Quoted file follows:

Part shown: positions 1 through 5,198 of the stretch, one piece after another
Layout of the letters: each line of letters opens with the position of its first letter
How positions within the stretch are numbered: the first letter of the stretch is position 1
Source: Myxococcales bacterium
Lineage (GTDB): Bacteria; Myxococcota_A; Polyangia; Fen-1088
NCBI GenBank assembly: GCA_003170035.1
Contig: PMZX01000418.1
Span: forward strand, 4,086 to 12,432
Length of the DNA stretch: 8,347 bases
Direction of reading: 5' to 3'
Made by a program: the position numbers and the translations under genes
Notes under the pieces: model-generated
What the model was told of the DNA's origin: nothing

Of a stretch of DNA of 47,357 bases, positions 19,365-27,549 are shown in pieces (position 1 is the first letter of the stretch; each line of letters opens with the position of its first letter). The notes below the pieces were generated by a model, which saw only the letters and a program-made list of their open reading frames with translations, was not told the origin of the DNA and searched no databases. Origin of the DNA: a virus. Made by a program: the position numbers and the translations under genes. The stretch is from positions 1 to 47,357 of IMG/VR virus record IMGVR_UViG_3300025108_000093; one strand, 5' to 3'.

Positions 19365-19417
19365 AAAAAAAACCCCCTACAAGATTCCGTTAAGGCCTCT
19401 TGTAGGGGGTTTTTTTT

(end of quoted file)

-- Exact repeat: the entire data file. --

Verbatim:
Part shown: positions 1 through 5,198 of the stretch, one piece after another
Layout of the letters: each line of letters opens with the position of its first letter
How positions within the stretch are numbered: the first letter of the stretch is position 1
Source: Myxococcales bacterium
Lineage (GTDB): Bacteria; Myxococcota_A; Polyangia; Fen-1088
NCBI GenBank assembly: GCA_003170035.1
Contig: PMZX01000418.1
Span: forward strand, 4,086 to 12,432
Length of the DNA stretch: 8,347 bases
Direction of reading: 5' to 3'
Made by a program: the position numbers and the translations under genes
Notes under the pieces: model-generated
What the model was told of the DNA's origin: nothing

Of a stretch of DNA of 47,357 bases, positions 19,365-27,549 are shown in pieces (position 1 is the first letter of the stretch; each line of letters opens with the position of its first letter). The notes below the pieces were generated by a model, which saw only the letters and a program-made list of their open reading frames with translations, was not told the origin of the DNA and searched no databases. Origin of the DNA: a virus. Made by a program: the position numbers and the translations under genes. The stretch is from positions 1 to 47,357 of IMG/VR virus record IMGVR_UViG_3300025108_000093; one strand, 5' to 3'.

Positions 19365-19417
19365 AAAAAAAACCCCCTACAAGATTCCGTTAAGGCCTCT
19401 TGTAGGGGGTTTTTTTT